Enlisted members hit the books at AFIT

  • Published
  • By Staff Sgt. Scott Farrow
  • Air University Public Affairs
The secretary of the Air Force's initiative to mold a technically educated force is paying off for the eight senior noncommissioned officers selected to pursue master's degrees at the Air Force's premier graduate school.

The enrollment of enlisted members into the Air Force Institute of Technology, located at Wright-Patterson Air Force Base, Ohio, fulfills one part of Dr. James Roche's vision of equipping "airmen and a vibrant civilian workforce with science, technology and systems-engineering skills."

"We've experienced program failures in the past because of inadequacies in these fields," Roche said.

The senior NCOs all come from the communications and information career field and study in residence at the campus. Five of the students are studying computer science, two are studying electrical engineering, and one is pursuing a degree in information systems management.

The NCOs attending AFIT include Chief Master Sgt. Donald J. Clabaugh, 412th Flight Test Squadron, Edwards Air Force Base, Calif.; Senior Master Sgt. Stephanie E. Carroll, 78th Communications Squadron, Robins AFB, Ga.; Senior Master Sgt. Francis Szabo, 786th CS, Ramstein Air Base, Germany; Master Sgt. Charlie Cruz, 61st CS, Los Angeles AFB, Calif.; Master Sgt. James B. Kuntzelman, 60th CS, Peterson AFB, Colo.; Master Sgt. Edward A. Mathews, Air Force Personnel Center, Randolph AFB, Texas; Master Sgt. Duane C. Sorgaard, Air Force Space Command, Peterson AFB; and Master Sgt. Daniel E. Swayne, AFPC.

"We welcome the addition of the enlisted corps to our family," said Col. Michael Heil, AFIT commandant. "AFIT graduate degrees have allowed for relevant, world-class research and education on critical Air Force and Defense Department issues. Our current graduates are making tremendous differences across the realm of specialties. The addition of these enlisted students can only further enhance the capabilities of the Air Force. I'm excited to see the results of this positive step."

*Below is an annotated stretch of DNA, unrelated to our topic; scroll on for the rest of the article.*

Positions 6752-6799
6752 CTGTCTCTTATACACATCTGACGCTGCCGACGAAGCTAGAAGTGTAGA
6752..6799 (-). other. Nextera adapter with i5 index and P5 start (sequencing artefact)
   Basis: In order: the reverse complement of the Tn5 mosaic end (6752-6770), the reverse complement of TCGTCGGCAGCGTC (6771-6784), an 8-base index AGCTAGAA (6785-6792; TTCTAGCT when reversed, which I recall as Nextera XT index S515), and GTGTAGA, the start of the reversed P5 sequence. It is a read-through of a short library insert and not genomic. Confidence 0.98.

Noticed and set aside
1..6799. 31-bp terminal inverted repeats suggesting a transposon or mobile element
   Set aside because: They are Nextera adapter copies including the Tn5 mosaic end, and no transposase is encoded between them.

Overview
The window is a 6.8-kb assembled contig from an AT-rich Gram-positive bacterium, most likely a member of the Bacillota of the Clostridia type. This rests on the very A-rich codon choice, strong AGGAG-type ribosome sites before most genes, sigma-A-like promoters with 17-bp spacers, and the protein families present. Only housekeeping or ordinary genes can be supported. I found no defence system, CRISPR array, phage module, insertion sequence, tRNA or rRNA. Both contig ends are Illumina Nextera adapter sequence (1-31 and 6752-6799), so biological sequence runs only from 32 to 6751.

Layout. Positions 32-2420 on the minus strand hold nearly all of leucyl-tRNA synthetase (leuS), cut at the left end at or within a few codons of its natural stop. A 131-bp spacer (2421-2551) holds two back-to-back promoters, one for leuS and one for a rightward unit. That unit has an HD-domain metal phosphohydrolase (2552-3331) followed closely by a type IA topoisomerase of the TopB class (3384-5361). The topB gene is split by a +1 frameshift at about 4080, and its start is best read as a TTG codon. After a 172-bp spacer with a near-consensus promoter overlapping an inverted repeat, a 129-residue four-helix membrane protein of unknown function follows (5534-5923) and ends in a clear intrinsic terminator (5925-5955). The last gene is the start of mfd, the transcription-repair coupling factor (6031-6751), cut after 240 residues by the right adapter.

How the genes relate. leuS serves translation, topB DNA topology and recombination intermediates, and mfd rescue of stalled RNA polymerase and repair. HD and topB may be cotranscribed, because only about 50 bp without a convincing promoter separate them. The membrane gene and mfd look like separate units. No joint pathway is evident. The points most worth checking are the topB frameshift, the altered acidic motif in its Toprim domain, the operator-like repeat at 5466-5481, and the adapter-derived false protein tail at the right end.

The students of AFIT's Class of 2004 also anticipate taking what they have learned at the school back to their bases and work centers.

"This is an amazing opportunity for enlisted members to better ourselves and our Air Force," Sorgaard said. "As we gain professional technical knowledge, we also gain the ability to provide better technical advice to our commanders and supervisors in our future units."

Joining the Air Force enlisted members at AFIT are six Marine Corps NCOs, who will pursue specializations in information assurance.

"This is ground breaking," said Gunnery Sgt. Kelvin Scott. "I am glad to see that our senior military leaders recognize the enlisted asset and have made the necessary planning steps for the future."

While the NCOs will graduate from AFIT with graduate degrees and valuable knowledge and skills, what they bring to the school cannot be measured.

"They bring a tremendous experience base to the student body," said Dr. Richard Raines, director of AFIT's Center for Information Security Education and Research. "This experience is invaluable and offers a great deal of real-world focus to their technical education. They also bring to the table exceptional opportunities for interaction with our junior officers. These interactions allow our young officers to gain Air Force insights that may not be available in other assignments."

AFIT is the Air Force's graduate school of engineering and management and its institution for technical professional continuing education. Since resident degrees were first granted in 1956, more than 15,000 graduate and 300 doctorate of philosophy degrees have been awarded by AFIT.

People selected for the enlisted AFIT program must agree to serve an additional three years on active duty following graduation. Degree programs for senior NCOs will be resident-only. Future quotas will be based on degree-program availability. (Courtesy of Air Education and Training Command News Service)